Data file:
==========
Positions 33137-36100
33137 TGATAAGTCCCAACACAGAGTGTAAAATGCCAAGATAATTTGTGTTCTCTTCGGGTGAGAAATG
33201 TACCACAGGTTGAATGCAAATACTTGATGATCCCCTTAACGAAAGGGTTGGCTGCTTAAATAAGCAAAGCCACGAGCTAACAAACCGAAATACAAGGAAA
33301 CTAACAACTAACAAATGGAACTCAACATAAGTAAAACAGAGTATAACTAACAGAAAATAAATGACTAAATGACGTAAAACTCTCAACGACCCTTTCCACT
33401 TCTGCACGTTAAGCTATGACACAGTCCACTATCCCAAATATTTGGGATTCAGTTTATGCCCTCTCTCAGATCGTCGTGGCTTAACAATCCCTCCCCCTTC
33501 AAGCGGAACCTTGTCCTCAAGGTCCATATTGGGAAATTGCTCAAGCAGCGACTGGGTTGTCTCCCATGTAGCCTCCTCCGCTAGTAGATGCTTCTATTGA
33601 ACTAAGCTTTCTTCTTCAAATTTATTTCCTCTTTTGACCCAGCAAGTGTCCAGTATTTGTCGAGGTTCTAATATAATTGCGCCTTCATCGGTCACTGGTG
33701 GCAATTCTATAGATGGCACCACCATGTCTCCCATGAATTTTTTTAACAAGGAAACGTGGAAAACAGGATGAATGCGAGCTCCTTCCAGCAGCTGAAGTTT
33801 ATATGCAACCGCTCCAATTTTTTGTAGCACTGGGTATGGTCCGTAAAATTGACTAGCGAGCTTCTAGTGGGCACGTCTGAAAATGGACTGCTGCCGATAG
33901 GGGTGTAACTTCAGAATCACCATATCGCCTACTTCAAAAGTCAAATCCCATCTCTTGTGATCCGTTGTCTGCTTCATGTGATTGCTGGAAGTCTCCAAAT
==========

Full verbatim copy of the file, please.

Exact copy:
Positions 33137-36100
33137 TGATAAGTCCCAACACAGAGTGTAAAATGCCAAGATAATTTGTGTTCTCTTCGGGTGAGAAATG
33201 TACCACAGGTTGAATGCAAATACTTGATGATCCCCTTAACGAAAGGGTTGGCTGCTTAAATAAGCAAAGCCACGAGCTAACAAACCGAAATACAAGGAAA
33301 CTAACAACTAACAAATGGAACTCAACATAAGTAAAACAGAGTATAACTAACAGAAAATAAATGACTAAATGACGTAAAACTCTCAACGACCCTTTCCACT
33401 TCTGCACGTTAAGCTATGACACAGTCCACTATCCCAAATATTTGGGATTCAGTTTATGCCCTCTCTCAGATCGTCGTGGCTTAACAATCCCTCCCCCTTC
33501 AAGCGGAACCTTGTCCTCAAGGTCCATATTGGGAAATTGCTCAAGCAGCGACTGGGTTGTCTCCCATGTAGCCTCCTCCGCTAGTAGATGCTTCTATTGA
33601 ACTAAGCTTTCTTCTTCAAATTTATTTCCTCTTTTGACCCAGCAAGTGTCCAGTATTTGTCGAGGTTCTAATATAATTGCGCCTTCATCGGTCACTGGTG
33701 GCAATTCTATAGATGGCACCACCATGTCTCCCATGAATTTTTTTAACAAGGAAACGTGGAAAACAGGATGAATGCGAGCTCCTTCCAGCAGCTGAAGTTT
33801 ATATGCAACCGCTCCAATTTTTTGTAGCACTGGGTATGGTCCGTAAAATTGACTAGCGAGCTTCTAGTGGGCACGTCTGAAAATGGACTGCTGCCGATAG
33901 GGGTGTAACTTCAGAATCACCATATCGCCTACTTCAAAAGTCAAATCCCATCTCTTGTGATCCGTTGTCTGCTTCATGTGATTGCTGGAAGTCTCCAAAT